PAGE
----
Caption: "Dorchester, Mass- [sic] One would never guess that the 'young lady' in the photo is William L. Prince, who is one of the principals in the show, 'The Boob', to be given by the Dorchester Boys' High School. It is a laugh provoking comedy and was written by a teacher in the school." [Subject is seated in an office chair near an electric fan.]
The Shamrock Bar : Photographs and Interviews by Carol Burch-Brown, 1997-2003
It's Reigning Queens in Appalachia
Shamrock Bar (Bluefield, W.Va.)
Black-and-white photoprints: Silver gelatin on fiber-base paper
1 cu. ft. : 2 boxes: 200 photoprints, 26 audio CDs, and 1 document CD
Oral histories (document genres)
During its heyday, the Shamrock Bar in Bluefield, West Virginia was a gathering place for gays and lesbians. The photographer reported in March 2003, before donating this collection, that Miss Helen Compton, proprietor of the Shamrock, had died and the establishment had been closed.
Carol Burch-Brown is Professor of Art and Humanities at Virginia Tech, Blacksburg, Virginia, and is a photographer, painter, and musician. Photographer and co-author with David Rigsbee, Trailers, University Press of Virginia, 1996.
Carol Burch-Brown's photographs (200 photoprints, mostly silver gelatin, but including a few digital prints), copies of tape-recorded interviews (31, on 26 compact discs), and transcripts of interviews (3 volumes plus a compact disc containing Word files) made at the Shamrock Bar, Bluefield, West Virginia, 1997-2000 (photoprints made in 2003), documenting a working class "gay" bar. Photographs include "drag" performances and other activities at the bar. A colleague of the photographer, Ann Kilkelly, is shown in costume in some of the photographs. The project was later entitled "It's Reigning Queens in Appalachia" by the photographer.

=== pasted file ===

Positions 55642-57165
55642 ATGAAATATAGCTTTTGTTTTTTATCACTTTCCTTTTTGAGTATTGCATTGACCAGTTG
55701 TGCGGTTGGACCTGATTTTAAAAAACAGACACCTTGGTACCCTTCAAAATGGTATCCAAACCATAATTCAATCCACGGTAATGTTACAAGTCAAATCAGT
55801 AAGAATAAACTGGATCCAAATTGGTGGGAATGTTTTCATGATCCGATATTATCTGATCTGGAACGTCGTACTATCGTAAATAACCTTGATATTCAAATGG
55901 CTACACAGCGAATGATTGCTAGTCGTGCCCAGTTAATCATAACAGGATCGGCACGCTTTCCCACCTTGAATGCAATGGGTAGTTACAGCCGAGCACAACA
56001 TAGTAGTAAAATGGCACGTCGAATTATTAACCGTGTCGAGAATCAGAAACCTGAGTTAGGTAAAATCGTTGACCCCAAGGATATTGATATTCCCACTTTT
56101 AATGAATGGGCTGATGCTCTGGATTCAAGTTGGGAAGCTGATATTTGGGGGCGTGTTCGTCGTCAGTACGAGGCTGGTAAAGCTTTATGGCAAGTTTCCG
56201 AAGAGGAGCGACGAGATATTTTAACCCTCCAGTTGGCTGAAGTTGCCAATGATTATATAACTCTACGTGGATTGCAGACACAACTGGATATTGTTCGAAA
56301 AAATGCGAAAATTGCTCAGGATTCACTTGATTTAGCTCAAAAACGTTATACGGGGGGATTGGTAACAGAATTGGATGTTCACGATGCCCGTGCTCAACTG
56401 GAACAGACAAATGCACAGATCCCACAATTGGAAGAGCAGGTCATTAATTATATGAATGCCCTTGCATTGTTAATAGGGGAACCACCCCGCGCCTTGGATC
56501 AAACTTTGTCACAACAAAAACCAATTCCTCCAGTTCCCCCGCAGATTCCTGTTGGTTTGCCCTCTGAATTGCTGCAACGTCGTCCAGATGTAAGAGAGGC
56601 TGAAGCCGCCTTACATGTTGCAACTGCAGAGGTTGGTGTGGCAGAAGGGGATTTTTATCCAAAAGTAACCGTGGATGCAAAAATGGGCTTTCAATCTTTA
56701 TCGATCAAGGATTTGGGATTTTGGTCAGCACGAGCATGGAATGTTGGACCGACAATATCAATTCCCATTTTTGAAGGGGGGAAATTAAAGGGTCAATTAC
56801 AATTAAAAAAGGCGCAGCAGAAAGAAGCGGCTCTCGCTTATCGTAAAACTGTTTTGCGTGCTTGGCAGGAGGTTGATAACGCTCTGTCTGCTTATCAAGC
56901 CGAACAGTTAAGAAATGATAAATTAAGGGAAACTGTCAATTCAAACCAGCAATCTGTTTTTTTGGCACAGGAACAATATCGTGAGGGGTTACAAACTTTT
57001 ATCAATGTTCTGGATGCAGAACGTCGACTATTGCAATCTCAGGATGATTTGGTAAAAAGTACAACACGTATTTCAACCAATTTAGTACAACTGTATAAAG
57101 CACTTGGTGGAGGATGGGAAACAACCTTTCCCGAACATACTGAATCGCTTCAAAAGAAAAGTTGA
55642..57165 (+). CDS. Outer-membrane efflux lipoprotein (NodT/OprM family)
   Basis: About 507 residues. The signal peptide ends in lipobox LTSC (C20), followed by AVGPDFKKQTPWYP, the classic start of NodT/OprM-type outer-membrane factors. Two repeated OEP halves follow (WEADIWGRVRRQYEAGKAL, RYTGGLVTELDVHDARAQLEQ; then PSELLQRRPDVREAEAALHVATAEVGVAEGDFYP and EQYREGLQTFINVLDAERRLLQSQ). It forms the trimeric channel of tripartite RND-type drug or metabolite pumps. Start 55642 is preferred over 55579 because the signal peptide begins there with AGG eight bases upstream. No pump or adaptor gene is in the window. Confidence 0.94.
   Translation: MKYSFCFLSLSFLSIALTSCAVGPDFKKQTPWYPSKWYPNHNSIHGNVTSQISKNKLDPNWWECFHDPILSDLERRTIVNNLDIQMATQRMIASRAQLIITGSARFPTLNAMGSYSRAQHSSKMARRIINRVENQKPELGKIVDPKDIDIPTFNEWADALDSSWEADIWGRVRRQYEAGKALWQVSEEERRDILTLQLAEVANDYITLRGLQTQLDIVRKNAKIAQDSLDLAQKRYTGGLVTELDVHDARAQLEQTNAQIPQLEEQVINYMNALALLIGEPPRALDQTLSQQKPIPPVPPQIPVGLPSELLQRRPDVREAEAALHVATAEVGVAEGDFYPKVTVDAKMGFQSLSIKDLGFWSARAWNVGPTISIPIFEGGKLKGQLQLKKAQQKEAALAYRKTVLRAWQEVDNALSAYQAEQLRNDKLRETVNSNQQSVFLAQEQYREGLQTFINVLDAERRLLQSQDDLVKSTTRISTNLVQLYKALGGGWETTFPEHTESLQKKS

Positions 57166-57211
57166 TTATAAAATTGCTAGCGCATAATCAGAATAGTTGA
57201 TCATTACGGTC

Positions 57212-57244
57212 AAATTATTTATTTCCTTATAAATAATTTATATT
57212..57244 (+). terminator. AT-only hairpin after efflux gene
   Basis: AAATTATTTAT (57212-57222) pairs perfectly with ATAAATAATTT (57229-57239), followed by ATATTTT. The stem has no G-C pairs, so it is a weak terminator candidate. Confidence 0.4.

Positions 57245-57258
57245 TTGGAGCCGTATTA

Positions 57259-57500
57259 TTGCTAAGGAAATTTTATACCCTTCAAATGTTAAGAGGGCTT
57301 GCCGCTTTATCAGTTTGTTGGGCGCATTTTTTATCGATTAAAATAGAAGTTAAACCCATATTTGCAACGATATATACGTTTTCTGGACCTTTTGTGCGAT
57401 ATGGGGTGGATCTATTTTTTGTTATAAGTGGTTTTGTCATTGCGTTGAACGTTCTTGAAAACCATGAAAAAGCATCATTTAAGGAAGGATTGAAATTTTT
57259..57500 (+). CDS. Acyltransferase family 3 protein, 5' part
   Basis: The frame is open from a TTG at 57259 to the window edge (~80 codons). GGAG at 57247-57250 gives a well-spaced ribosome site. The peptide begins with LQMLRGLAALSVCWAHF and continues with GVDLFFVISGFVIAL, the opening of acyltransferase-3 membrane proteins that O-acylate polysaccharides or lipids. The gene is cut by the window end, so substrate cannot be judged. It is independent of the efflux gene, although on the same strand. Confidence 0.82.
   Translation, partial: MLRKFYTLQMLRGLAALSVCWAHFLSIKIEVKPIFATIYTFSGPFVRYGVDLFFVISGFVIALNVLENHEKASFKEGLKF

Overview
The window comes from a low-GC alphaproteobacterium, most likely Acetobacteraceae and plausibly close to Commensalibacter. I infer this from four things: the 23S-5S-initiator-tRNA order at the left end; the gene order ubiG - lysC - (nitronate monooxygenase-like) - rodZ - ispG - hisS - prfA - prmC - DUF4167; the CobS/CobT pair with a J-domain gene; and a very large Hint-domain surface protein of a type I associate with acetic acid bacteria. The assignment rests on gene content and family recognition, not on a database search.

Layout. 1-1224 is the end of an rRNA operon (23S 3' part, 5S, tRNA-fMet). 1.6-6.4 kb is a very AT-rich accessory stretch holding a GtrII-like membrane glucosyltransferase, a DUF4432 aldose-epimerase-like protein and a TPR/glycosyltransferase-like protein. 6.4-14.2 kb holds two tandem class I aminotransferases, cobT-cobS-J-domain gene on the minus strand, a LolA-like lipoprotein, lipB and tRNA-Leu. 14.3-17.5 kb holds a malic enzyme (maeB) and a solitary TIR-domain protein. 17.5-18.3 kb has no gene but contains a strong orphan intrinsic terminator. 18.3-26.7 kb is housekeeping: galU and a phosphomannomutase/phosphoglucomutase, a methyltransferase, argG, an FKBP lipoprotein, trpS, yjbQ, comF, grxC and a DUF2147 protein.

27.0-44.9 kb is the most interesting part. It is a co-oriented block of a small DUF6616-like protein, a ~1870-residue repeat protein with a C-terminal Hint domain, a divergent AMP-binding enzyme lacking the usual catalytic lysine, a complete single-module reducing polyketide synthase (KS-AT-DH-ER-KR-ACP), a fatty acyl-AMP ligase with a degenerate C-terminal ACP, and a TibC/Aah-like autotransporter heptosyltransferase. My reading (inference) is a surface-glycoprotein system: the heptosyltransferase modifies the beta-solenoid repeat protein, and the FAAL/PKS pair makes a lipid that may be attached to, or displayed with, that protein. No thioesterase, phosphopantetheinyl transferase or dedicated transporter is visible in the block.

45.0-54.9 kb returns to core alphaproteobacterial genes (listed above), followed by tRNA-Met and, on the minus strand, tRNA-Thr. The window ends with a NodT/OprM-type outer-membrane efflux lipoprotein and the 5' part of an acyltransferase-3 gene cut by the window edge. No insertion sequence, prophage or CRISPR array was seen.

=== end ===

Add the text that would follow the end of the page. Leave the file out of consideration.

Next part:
The Shamrock Bar: Photographs and Interviews by Carol Burch-Brown, 1997-2003, Archives Center, National Museum of American History. Gift of the artist
Smithsonian Libraries African Art Index Project DSI
Illustrations, color plates C-11 to C-14 (following page 166), maps.
Historical, geographical, cultural, and social background of the Dagbamba of Ghana -- Baamaaya recreational dance-drumming ceremony -- Bla religious dance-drumming ceremony -- Jera religious dance-drumming ceremony -- Tera women's recreational dance-drumming ceremony
Title supplied by Archives staff (unpublished work) -- archival collection
Full film record shot in north central Afghanistan in a mountain village near Mazar. Shots include: scenes in the village marketplace; a large circular gathering of men by the river to witness and participate in village wrestling matches; individual wrestling matches: these begin with contestants circling inside the enclosed gathering, shaking hands, and then sparring for a tie-up; wrestlers grab each others clothing much in the fashion of judo; the objective is apparently to throw one's opponent to his back in a clean move. When this occurs a supporter rushes out and hoists the victorious competitor upon this back, running with him around the circle. Scenes of six or seven matches and also scenes of festivities featuring dance by man dressed in woman's garb; music played on string harp-like instrument; socializing among men and boys.